The MAX 9 has the same number of seats overall. But, there are only 111 coach seats (the -900ER has 117), and 48 Economy Plus seats — up from 42 on the -900ER.
Most Economy Plus seats offer 34 inches of pitch, though you’ll get a bit more in the front and exit rows.
The last row offers a very different experience, though — you get 30 inches of pitch back there, plus you have to deal with the galley and lavatories just behind, plus limited recline due to the wall (the aisle seat is fully reclined in the picture below).
There’s no seat-back entertainment in coach, either.
Instead of a tablet holder in the tray table, economy seats offer a pop-down platform at the back of each seat — the same model installed in AA’s new fleet.
There’s also a universal power outlet — two for each row in economy, and one at every seat in first class.
They’re by no means large, and appear to be the same version selected by AA.
The sinks are bizarrely narrow, too.
While the 737 MAX 9’s interior may not look all that different from the Sky Interior version of United’s 737-900ERs, the plane’s exterior has a very different appearance — the swoop livery and chevron engine design make the MAX look almost like a “baby Dreamliner.”
While I have yet to fly on a MAX myself, I’m told that the plane is noticeably quieter than the Next-Generation Boeing 737. I’m also a fan of the drop-down tablet holder in coach, though many travelers will no doubt miss having a seat-back display. The onboard ViaSat Wi-Fi should be especially speedy, though, making it easy to pass the time by browsing the web or streaming free content from United’s local server.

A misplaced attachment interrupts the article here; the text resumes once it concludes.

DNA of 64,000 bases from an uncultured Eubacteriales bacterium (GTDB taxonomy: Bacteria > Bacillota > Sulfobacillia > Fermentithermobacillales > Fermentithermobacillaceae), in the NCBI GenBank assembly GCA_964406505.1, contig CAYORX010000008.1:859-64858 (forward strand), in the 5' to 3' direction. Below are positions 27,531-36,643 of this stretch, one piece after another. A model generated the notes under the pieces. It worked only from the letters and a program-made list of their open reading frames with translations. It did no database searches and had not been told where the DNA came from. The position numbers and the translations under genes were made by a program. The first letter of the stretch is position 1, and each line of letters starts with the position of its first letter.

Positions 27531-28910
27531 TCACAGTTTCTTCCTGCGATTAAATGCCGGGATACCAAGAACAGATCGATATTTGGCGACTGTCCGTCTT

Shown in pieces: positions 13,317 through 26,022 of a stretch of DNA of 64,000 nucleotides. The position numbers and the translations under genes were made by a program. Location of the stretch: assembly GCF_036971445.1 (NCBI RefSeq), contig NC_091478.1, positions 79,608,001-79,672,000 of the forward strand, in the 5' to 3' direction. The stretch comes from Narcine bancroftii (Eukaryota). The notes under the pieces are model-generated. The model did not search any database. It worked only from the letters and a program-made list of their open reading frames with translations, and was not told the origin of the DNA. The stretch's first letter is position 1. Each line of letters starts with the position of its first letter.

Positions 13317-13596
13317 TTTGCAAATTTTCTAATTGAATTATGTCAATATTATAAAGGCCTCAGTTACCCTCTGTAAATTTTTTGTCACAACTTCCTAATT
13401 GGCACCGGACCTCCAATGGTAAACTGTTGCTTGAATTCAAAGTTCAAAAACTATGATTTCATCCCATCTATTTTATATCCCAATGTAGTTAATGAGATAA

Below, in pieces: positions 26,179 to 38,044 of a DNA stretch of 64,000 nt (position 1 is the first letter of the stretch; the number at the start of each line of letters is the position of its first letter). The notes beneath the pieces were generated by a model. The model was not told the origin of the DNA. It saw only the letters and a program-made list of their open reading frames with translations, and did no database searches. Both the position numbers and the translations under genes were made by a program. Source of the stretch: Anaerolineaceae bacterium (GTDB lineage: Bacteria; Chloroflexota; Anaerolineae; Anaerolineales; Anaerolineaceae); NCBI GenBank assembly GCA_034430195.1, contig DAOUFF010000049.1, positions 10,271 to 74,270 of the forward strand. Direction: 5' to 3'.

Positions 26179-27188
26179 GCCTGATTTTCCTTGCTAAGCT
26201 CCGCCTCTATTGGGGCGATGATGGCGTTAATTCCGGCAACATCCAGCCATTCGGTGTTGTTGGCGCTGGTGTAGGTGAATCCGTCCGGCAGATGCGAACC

Currently, United’s latest planes are scheduled to enter service on June 7, 2018, with the first flight departing from Houston (IAH) at 7:35am. They’ll operate flights throughout North America — Alaska and Hawaii included.
For more on United’s 737 MAX, see:
- United Details First Boeing 737 MAX 9 Routes
- United Places Order for 100 Boeing 737 MAX 10s
- Touring the First 737 MAX 9
LIMITED TIME OFFER. Aside from the 100,000 points welcome bonus (available until 8/8/18), Amex recently made huge improvements to the Business Platinum Card, including the fact that you will now earn 50% more points on purchases of $5,000 or more, earn 5x on flights and eligible hotels at Amextravel.com and cardholders will receive a $200 airline fee credit each year.
- Limited Time Offer: Earn up to 100,000 Membership Rewards® Points.
- Earn 50,000 Membership Rewards® points after you spend $10,000 & an extra 50,000 points after you spend an additional $15,000 all on qualifying purchases within your first 3 months of Card Membership. Offer ends 8/8/18.†
- Get 5X Membership Rewards® points on flights and prepaid hotels on amextravel.com.
- Get 50% more Membership Rewards® points. That's 1.5 points per dollar, on each eligible purchase of $5,000 or more. You can get up to 1 million additional points per year.
- 35% Airline Bonus: Use Membership Rewards® Pay with Points for all or part of a flight with your selected qualifying airline, and you can get 35% of the points back, up to 500,000 bonus points per calendar year.
- You can also receive 35% points back on all First and Business class flights, with all airlines available through American Express Travel.
- You can enjoy access to The American Express Global Lounge Collection℠ offering access to the most lounges across the globe, when compared with other U.S. credit card offerings. As of 11/2017
- Terms Apply
- See Rates & Fees